When considering the best cookware set for your kitchen you might want to think about more than just the size and design. We have become ever more concious about consuming natural and unprocessed foods, and so we should take the same level of care when it comes to the toxicity of our cookware.
What Is Wrong With Some Cookware?
The two materials you should try to avoid are cookware made from aluminium or Teflon. Teflon in particular can leach out toxins when it is exposed to excess heat, so you only need to leave the pan on too high and the risk is there. And what’s more, Teflon coated pans can easily get scratched, with the little specs potentially sneaking into your food. Aluminium heats up very quickly, which is why it is used in cooking products, but it is a highly toxic metal that can increase the risk of dementia and Alzheimer’s.
What Cookware Is Safest?
Cast iron or ceramic cookware would always be my first choice.
And if I had to choose out of these, it would be cast iron. It’s the kind of kitchen staple that everyone should own.
The Benefits Of Cooking With Cast Iron Cookware
- Cast iron is heavy, durable and very long lasting.
- It cooks food more evenly as the heat is distributed and retained throughout the pan.
- If seasoned correctly (see below) your cast iron cookware should be non stick.
- As it is non stick there will be less need to cook using oils.
- They add iron to your food, perfect for iron deficient women.
- Despite their longevity, they are reasonably cheap to buy, making them a great budget buy.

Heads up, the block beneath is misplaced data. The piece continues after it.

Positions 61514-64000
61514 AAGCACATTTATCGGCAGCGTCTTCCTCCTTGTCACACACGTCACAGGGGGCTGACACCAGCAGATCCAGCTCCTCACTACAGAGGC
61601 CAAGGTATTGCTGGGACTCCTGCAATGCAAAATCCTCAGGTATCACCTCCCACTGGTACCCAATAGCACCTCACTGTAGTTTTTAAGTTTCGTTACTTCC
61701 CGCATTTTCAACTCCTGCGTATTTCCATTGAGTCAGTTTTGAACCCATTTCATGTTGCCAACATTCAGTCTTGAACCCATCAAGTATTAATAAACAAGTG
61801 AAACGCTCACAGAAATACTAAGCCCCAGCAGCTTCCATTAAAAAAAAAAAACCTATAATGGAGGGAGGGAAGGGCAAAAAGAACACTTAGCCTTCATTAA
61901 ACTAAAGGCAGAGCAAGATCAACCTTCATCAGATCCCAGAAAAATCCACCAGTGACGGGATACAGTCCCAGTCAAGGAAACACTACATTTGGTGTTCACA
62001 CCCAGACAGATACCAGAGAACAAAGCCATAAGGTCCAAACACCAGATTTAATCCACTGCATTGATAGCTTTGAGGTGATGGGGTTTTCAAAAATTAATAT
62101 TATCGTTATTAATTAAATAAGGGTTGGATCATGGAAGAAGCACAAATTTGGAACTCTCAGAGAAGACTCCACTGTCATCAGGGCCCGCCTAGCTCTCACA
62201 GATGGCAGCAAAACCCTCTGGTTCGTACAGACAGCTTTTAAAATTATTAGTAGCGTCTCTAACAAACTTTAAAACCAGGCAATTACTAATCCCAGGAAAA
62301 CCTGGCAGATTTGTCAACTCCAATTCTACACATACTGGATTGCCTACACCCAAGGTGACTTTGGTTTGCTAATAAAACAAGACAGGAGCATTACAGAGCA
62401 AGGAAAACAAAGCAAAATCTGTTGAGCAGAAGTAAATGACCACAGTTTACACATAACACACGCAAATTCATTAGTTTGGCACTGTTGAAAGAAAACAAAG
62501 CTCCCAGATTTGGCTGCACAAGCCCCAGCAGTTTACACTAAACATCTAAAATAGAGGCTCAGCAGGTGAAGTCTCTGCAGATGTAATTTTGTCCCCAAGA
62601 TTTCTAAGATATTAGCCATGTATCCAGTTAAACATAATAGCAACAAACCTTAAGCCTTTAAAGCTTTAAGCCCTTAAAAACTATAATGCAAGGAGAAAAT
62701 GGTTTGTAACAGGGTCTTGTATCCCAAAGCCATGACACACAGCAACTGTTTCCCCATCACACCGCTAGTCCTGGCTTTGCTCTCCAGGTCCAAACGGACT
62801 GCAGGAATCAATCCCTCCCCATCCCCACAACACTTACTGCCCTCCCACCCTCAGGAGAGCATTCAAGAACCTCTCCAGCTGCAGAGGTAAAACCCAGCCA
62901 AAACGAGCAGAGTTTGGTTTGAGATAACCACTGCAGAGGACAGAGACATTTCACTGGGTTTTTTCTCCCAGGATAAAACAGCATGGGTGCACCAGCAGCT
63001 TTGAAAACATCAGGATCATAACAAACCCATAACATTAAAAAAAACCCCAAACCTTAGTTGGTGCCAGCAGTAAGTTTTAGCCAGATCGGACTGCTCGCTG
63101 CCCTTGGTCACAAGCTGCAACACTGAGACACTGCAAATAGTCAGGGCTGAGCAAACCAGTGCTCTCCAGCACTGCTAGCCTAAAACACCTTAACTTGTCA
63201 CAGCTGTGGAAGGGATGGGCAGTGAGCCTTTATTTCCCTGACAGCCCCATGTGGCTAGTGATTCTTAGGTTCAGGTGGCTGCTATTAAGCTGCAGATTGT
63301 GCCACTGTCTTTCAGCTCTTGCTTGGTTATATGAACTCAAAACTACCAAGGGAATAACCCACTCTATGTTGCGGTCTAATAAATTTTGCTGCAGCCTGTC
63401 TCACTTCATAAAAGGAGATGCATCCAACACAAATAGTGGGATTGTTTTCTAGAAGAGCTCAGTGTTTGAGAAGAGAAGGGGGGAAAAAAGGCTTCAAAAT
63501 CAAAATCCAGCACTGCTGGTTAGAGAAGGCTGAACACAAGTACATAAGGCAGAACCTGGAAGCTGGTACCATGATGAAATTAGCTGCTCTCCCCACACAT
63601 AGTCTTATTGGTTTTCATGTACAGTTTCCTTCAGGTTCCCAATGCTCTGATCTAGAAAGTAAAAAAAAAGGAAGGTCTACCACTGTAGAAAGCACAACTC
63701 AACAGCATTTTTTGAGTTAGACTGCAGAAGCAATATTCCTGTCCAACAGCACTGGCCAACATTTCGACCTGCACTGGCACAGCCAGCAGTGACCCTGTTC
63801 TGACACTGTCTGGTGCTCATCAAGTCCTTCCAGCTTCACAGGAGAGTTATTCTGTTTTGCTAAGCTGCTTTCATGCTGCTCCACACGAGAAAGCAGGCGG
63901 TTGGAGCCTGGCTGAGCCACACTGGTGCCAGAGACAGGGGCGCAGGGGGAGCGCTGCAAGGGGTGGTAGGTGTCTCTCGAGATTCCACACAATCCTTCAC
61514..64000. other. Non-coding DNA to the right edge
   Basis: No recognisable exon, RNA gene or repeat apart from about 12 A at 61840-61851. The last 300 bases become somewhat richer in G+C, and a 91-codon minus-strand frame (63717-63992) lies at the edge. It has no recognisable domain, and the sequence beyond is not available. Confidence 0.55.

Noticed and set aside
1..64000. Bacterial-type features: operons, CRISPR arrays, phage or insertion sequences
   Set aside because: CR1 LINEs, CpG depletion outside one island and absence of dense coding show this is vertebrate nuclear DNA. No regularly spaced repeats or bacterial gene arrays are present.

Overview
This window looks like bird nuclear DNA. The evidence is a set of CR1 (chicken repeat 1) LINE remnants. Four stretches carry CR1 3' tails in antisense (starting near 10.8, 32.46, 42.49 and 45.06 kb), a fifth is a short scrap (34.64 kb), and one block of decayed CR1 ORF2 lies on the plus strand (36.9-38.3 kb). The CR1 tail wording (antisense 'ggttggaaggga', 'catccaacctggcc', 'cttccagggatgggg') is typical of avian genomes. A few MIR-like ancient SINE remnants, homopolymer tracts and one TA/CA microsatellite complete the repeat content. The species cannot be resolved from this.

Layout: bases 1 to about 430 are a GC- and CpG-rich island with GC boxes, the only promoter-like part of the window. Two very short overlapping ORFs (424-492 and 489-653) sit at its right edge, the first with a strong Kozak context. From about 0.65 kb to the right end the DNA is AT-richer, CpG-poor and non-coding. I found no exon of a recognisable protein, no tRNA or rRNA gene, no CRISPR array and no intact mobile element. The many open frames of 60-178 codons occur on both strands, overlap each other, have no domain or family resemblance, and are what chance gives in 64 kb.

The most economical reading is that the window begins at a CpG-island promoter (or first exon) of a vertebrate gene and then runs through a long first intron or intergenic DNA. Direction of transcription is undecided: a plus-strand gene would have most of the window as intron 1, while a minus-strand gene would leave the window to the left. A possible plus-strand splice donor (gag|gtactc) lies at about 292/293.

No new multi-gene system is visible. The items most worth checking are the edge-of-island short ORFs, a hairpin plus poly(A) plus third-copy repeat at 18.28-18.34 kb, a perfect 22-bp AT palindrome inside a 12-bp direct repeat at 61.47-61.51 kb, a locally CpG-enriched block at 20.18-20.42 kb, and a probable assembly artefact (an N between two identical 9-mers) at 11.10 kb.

How To Season A Cast Iron Pan
It is vital to season any cast iron cookware. Why do you need to do this? Every time you season it with oil and expose it to heat, the oil becomes a very thin layer of coating. Each time you do it you add another layer and these layers build up to protect the pan from rusting as well as also making it non-stick.
- Make sure the pan is completely clean before you season it – use soapy water and rinse well.
- Lightly coat the pan with oil, coconut oil, vegetable oil or corn oil works well.
- Put your pan in a hot oven, heated to between 240°C and 260°C. Leave for 45 minutes to an hour.
- Switch the oven off and leave the pan to cool down completely before removing.
- Repeat the same process at least 2 or 3 times more.
Looking After A Cast Iron Pan
The strength and durability of cast iron cookware will ensure that it lasts for a very long time. However, it will still require a certain level of care.
Aside from keeping it well seasoned, you will also need to make sure you clean it well after each use. Opinions are very much divided on whether or not soap should be used.
One thought is that the soap is strong enough to strip away the very layers of oil you have built up to protect it. However, soap alone, particularly soap made for kitchen use, would not be strong enough to remove the layers of oil. It would require a lot of scouring, as well as heating up the pan to a very high temperature for an awful long time. Put it this way, you’d have to really go to some effort to remove the seasoning from your cast iron pan with soap alone.
Washing A Cast Iron Pan
- Use warm soapy water and a kitchen sponge to clean away the residue on the pan. Get rid of any stubborn bits with the scouring part of the sponge.
- Drying the pan is the most important part, always dry it off straight away rather than leave it to drip dry – this is where rust could potentially set in and ruin your beloved cookware. If you can’t completely dry it off with a tea towel then you can put it on a low heat to completely dry it out.
- Try and get into the habit of adding a layer of protective seasoning after each use. Simply wipe a very thin layer of oil over the pan, as per in the seasoning section above, and then heat it on your stove for a few minutes.